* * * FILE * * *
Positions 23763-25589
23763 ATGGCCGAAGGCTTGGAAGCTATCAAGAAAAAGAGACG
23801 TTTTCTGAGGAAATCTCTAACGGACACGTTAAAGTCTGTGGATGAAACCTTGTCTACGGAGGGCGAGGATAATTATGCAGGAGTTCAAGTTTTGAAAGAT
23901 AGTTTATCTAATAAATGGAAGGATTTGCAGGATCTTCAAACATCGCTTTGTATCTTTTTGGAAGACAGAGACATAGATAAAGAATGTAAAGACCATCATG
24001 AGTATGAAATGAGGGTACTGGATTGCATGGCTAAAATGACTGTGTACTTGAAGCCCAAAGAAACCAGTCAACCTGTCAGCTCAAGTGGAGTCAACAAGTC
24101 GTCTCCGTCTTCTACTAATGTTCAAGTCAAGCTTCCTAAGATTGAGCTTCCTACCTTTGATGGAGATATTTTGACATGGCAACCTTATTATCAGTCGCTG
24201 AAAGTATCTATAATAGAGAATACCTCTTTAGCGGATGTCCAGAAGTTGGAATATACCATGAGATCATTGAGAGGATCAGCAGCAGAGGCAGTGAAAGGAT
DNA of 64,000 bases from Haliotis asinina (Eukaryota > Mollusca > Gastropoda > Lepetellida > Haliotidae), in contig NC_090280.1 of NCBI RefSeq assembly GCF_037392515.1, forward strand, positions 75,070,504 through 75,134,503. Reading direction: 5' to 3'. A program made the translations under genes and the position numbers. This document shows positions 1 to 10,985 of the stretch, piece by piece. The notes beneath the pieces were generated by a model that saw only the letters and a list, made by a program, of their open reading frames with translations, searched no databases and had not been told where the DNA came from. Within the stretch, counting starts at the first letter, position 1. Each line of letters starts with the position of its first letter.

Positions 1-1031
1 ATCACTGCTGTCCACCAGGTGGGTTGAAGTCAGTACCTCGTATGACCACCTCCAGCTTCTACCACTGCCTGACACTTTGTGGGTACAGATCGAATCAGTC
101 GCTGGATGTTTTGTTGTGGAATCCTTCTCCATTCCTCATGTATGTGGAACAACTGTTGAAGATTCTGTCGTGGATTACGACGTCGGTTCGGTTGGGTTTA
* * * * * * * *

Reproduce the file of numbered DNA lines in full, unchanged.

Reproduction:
Positions 23763-25589
23763 ATGGCCGAAGGCTTGGAAGCTATCAAGAAAAAGAGACG
23801 TTTTCTGAGGAAATCTCTAACGGACACGTTAAAGTCTGTGGATGAAACCTTGTCTACGGAGGGCGAGGATAATTATGCAGGAGTTCAAGTTTTGAAAGAT
23901 AGTTTATCTAATAAATGGAAGGATTTGCAGGATCTTCAAACATCGCTTTGTATCTTTTTGGAAGACAGAGACATAGATAAAGAATGTAAAGACCATCATG
24001 AGTATGAAATGAGGGTACTGGATTGCATGGCTAAAATGACTGTGTACTTGAAGCCCAAAGAAACCAGTCAACCTGTCAGCTCAAGTGGAGTCAACAAGTC
24101 GTCTCCGTCTTCTACTAATGTTCAAGTCAAGCTTCCTAAGATTGAGCTTCCTACCTTTGATGGAGATATTTTGACATGGCAACCTTATTATCAGTCGCTG
24201 AAAGTATCTATAATAGAGAATACCTCTTTAGCGGATGTCCAGAAGTTGGAATATACCATGAGATCATTGAGAGGATCAGCAGCAGAGGCAGTGAAAGGAT
DNA of 64,000 bases from Haliotis asinina (Eukaryota > Mollusca > Gastropoda > Lepetellida > Haliotidae), in contig NC_090280.1 of NCBI RefSeq assembly GCF_037392515.1, forward strand, positions 75,070,504 through 75,134,503. Reading direction: 5' to 3'. A program made the translations under genes and the position numbers. This document shows positions 1 to 10,985 of the stretch, piece by piece. The notes beneath the pieces were generated by a model that saw only the letters and a list, made by a program, of their open reading frames with translations, searched no databases and had not been told where the DNA came from. Within the stretch, counting starts at the first letter, position 1. Each line of letters starts with the position of its first letter.

Positions 1-1031
1 ATCACTGCTGTCCACCAGGTGGGTTGAAGTCAGTACCTCGTATGACCACCTCCAGCTTCTACCACTGCCTGACACTTTGTGGGTACAGATCGAATCAGTC
101 GCTGGATGTTTTGTTGTGGAATCCTTCTCCATTCCTCATGTATGTGGAACAACTGTTGAAGATTCTGTCGTGGATTACGACGTCGGTTCGGTTGGGTTTA